Wednesday, 6 April 2011

Contenders For 'Best Picture of the Year' Award

If the weather forecast for today had been at all accurate we wouldn't have got out of the house. As it was our 04:30 alarm call was met by dry and mainly windless conditions, ideal for our first target of the day. Being first to arrive at the Loch Garton Visitors Centre (05:00) we were given the lowest number tickets which would allow us 'first access to the front hide if the situation warranted. It was he mighty Capercaille we were after, but that was not the first bird on the list, but as the dawn broke first into view where c2 Ospreys. Having returned from their wintering quarters just a few days ago, already they are nest building, fishing and copulating but not necessarily in that order. So, with a new bird for the year under our belts the vigil began to see a

Capercallie with a single male being spotted by Dave at 07:00 a 'lifer' for him and a year tick for me! I think it will be obvious to all that the bird is placed central between the 2 trees middle of the picture?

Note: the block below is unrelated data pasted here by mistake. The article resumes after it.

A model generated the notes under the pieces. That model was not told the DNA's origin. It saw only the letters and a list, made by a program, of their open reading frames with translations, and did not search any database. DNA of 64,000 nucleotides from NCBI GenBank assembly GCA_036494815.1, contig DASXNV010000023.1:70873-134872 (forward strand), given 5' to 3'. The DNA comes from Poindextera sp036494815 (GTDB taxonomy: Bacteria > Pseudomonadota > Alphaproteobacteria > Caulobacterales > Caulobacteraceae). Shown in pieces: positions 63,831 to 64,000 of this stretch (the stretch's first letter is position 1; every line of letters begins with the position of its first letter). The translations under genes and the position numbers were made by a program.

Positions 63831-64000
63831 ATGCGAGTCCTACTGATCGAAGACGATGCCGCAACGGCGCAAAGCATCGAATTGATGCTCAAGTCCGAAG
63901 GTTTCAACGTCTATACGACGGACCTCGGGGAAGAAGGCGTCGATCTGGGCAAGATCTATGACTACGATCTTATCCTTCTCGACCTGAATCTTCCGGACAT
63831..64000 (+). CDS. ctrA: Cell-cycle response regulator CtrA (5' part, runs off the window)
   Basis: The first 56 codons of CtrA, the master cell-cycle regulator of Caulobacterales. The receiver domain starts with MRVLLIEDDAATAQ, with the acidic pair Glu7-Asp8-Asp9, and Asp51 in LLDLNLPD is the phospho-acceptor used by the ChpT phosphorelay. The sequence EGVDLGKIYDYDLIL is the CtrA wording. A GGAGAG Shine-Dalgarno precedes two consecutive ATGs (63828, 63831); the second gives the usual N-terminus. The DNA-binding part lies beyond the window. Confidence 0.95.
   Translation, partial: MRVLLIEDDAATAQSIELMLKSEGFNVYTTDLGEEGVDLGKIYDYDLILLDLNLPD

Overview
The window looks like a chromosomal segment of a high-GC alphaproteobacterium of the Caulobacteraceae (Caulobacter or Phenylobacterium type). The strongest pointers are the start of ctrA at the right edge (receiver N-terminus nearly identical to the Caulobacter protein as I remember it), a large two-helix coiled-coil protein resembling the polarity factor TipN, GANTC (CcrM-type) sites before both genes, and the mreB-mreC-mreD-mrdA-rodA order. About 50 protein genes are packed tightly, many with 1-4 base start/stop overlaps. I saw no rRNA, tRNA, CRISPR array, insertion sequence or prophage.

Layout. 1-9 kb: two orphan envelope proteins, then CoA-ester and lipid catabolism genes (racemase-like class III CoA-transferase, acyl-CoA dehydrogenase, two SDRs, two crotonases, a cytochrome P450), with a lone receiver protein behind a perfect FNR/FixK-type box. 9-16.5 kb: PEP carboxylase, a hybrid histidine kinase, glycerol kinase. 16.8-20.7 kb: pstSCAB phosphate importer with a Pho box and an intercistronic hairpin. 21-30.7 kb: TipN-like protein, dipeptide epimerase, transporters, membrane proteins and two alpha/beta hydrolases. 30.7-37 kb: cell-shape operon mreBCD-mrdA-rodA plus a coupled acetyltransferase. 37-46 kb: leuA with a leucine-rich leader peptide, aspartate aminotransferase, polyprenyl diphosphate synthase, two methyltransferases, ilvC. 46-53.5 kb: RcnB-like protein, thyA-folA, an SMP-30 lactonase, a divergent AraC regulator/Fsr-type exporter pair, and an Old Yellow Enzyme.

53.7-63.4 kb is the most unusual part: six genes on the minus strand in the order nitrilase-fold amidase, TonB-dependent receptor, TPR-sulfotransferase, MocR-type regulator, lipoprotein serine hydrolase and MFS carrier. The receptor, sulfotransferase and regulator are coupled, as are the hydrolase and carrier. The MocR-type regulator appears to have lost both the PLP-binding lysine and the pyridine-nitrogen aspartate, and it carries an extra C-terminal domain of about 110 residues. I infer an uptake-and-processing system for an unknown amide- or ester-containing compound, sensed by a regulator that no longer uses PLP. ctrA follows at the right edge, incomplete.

To make things much clearer, OK I'll leave it at that!

Next, we hightailed it round to Tulloch Moor and there immediately picked up on c3 'Leking' male

Black Grouse

another 2 photographs nominated for 'Picture of the Year'. List addition the same as those above. Then it was back to

and more importantly our

where breakfast was waiting.

I would strongly recommend this fine home to anyone wishing to stay in the equally nice village and enjoy, among others

Red Squirrel

Collared Dove,

Siskin plus

Chaffinch in the garden.

is primarily a mature Scots Pine forest

standing, in part on the banks of Loch Mallachie where we were hoping to find Crested Tit, but after spending 4 hours there and experiencing some dreadful weather we decided to give up.

A number of more common birds did come our was such as this

Coal Tit, plus Green Sandpiper, Treecreeper, Goldcrest (displaying) Black-throated Diver and Goldeneye but it was the understorey that was most interesting.

This Wood Ants nest is the only one of 3 left in the forest

but the insects are no less busy for all that.

In addition there are Lichens

mosses and many
short growing plants.

Finally, we were prevented from seeing Dipper on the River Spey as it was in flood, leaving them no rocks or stones to perch on. However, we did get to see the Nethy Bridge steam train which is always a bonus. We'll be out again tomorrow and hope the weather will be fine.

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